Among the most common misconceptions about the way a novice cybercriminal would approach his potential victims has to do with the practice of having him looking for a ‘seed’ population to infect, so that he can then use the initially infected users as platform to scale his campaign. In reality though, that used to be the case for cybercriminals, years ago, when managed cybercrime-as-a-service types of underground market propositions were just beginning to materialize.
In 2013, the only thing a novice cybercriminal wanting to gain access to thousands of PCs located in a specific country has to do is to make a modest investment in the (managed) process of obtaining it. Let’s take a peek at one of the most recently launched such services.
For years, many of the primary and market-share leading ‘malware-infected hosts as a service’ providers have become used to selling exclusive access to hosts from virtually the entire World, excluding the sale and actual infection of Russian and Eastern European based hosts. This sociocultural trend was then disrupted by the Carberp gang, which started targeting Russian and Eastern European users, demonstrating that greed knows no boundaries and which ultimately led Russian and Ukrainian law enforcement to the group.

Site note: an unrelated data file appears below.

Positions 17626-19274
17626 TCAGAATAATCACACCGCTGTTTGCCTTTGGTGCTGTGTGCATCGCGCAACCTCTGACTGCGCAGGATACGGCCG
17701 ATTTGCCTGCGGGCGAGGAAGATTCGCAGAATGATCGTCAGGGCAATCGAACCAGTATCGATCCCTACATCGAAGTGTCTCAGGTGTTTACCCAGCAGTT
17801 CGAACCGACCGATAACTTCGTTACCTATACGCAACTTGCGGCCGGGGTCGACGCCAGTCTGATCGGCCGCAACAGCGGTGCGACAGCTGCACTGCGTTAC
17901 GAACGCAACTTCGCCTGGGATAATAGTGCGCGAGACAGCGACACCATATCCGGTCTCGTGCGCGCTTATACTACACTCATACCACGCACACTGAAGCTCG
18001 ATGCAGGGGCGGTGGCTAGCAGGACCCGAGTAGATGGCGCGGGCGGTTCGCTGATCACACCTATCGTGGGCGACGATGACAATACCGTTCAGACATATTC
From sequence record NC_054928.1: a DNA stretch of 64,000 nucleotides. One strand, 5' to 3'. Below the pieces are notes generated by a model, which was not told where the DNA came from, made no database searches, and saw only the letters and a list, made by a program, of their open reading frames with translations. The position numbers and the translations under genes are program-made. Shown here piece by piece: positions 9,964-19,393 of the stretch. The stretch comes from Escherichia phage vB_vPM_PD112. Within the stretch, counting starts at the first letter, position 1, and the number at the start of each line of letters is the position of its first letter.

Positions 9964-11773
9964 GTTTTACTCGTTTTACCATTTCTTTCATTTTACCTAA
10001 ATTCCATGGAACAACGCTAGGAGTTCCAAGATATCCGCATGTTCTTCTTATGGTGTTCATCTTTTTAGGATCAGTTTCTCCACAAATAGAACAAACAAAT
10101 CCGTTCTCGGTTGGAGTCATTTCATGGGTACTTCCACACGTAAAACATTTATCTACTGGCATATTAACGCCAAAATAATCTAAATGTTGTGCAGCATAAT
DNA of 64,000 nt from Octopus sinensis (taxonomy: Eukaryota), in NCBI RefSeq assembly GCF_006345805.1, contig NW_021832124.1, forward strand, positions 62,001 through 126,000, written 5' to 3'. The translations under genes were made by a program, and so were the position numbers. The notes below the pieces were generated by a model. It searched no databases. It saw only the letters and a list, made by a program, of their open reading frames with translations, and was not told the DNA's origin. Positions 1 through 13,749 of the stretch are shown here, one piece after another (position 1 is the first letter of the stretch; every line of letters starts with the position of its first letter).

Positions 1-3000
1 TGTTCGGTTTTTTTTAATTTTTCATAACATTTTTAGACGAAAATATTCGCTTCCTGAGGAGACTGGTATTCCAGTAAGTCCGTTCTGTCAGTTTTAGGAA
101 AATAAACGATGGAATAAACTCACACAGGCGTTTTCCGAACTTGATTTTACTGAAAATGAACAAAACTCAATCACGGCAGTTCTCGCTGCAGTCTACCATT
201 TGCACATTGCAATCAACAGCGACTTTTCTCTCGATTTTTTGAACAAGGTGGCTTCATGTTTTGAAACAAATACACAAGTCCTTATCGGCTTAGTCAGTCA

What’s the probability that Russian/Eastern European cybercriminals will continue targeting their own fellow citizens in an attempt to monetize the access to their PCs in the most efficient and profitable way possible? Huge.
In this post, I’ll profile a recently launched ‘malware-infected hosts as a service’ type of underground market service proposition selling access to Eastern European based hosts, discuss the pricing scheme used, as well as emphasize on the long-term perspective of these services. All during a time where novice cybercriminals have access to sophisticated DIY (do it yourself) malware generating tools.